Evil on Two Legs: How my nephew reminded me to defend horror


Halloween is over for 2018, but a young horror fan reminded me that horror is not only fun but totally worth defending. That’s right, I’m hopping on the soapbox!

It’s awkward to be a horror fan sometimes. People have long accused horror of leading people (particularly the youth) astray due to its violent content. I heard this occasionally when I was young, but I always knew it was fictional anyway. Such claims didn’t stop me from watching Freddy, Jason, Michael Myers, Godzilla, and many other villains and creatures. I used to make Freddy gloves out of paper and tape, and we had a Halloween poster on our wall (along with some Ninja Turtle things).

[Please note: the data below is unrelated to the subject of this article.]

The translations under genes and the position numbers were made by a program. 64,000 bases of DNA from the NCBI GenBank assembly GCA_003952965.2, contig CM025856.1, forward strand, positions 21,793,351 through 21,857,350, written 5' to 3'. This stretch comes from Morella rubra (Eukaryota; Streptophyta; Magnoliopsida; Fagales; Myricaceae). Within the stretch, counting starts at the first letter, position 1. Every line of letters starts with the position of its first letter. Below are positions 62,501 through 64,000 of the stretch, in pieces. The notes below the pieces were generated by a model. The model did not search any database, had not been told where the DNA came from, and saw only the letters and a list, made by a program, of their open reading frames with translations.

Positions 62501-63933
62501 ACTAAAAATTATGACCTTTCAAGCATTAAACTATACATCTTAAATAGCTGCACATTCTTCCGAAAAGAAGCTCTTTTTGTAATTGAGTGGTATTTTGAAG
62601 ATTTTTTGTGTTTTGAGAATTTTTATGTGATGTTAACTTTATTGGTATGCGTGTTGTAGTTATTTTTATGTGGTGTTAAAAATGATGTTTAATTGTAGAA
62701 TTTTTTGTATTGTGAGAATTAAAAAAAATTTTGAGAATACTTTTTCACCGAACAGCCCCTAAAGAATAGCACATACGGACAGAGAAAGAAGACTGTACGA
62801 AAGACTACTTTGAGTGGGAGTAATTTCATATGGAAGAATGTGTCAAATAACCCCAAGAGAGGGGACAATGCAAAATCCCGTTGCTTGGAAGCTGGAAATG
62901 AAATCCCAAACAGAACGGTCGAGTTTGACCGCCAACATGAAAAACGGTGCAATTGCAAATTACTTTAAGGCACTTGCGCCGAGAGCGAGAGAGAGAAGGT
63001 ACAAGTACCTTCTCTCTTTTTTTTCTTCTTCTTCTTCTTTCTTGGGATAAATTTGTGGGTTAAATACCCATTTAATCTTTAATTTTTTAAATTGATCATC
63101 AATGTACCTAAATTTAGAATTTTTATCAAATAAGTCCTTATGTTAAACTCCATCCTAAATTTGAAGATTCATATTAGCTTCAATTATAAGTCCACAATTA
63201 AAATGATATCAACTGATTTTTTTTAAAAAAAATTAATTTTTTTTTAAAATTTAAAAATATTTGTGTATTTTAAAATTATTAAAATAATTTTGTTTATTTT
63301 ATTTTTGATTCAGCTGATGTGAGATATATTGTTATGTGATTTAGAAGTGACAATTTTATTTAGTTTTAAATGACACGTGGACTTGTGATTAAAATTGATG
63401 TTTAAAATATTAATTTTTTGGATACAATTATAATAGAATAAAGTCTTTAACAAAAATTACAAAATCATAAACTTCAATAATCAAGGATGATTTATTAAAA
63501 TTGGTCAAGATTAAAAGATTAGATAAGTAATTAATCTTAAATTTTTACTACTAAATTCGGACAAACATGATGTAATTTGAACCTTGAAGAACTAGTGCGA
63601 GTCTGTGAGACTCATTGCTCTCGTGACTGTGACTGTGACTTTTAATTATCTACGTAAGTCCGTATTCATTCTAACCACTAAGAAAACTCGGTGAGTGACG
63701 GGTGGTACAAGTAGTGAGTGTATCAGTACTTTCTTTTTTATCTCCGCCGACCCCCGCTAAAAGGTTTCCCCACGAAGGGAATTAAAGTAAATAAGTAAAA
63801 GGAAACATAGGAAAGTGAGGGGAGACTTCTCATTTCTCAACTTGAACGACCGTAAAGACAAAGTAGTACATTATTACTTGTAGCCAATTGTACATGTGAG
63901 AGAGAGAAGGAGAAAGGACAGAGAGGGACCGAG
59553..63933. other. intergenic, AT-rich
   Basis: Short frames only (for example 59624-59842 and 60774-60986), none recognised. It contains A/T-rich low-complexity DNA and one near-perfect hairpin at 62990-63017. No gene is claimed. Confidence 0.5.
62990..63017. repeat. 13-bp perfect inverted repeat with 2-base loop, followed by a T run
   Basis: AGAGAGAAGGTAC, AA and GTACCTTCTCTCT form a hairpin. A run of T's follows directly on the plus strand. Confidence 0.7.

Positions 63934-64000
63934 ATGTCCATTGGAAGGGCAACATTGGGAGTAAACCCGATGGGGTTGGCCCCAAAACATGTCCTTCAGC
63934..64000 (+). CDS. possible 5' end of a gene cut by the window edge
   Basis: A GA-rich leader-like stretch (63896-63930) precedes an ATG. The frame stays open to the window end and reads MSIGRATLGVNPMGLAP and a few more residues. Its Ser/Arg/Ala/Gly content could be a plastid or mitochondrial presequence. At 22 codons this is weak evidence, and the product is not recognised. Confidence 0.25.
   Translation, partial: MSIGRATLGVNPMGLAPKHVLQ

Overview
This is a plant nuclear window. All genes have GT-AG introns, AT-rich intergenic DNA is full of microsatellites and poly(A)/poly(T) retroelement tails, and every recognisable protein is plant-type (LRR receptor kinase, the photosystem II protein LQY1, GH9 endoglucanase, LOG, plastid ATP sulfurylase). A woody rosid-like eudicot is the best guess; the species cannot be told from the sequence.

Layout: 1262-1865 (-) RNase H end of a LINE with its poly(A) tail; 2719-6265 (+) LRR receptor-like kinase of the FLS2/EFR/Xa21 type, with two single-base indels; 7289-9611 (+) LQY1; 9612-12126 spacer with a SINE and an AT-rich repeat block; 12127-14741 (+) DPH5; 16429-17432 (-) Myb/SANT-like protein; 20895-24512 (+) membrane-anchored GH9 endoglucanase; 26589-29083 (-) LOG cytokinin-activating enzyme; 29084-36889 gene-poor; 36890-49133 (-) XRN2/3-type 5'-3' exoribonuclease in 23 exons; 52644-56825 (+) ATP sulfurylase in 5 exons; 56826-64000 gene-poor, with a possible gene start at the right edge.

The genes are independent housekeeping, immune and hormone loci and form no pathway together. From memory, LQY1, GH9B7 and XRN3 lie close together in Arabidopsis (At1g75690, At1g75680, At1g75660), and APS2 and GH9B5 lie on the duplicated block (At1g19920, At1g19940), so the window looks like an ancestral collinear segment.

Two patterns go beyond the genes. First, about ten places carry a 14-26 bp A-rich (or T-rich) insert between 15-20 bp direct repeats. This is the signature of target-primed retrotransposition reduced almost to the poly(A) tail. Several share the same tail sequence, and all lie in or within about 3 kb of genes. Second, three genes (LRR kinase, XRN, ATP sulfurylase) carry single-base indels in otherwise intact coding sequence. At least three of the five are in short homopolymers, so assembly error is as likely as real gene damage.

Normally I wouldn’t bother discussing my fandom, but I recently saw this fan tradition continue. In early November, 2018, my 9-year-old nephew George emerged dressed as Michael Myers, and we play-fought with his pretend knives, guns and even a grenade. It was pretty fun, actually, and I’m pretty sure he knew the difference between fact and fiction. He’s also a fan of Back to the Future, Jurassic Park and Jaws (which inspires one game known simply as “shark problem”).

If that’s not enough, he wrote an article for me called “Halloween: The Complete History,” which goes like this:

Halloween: The Complete History text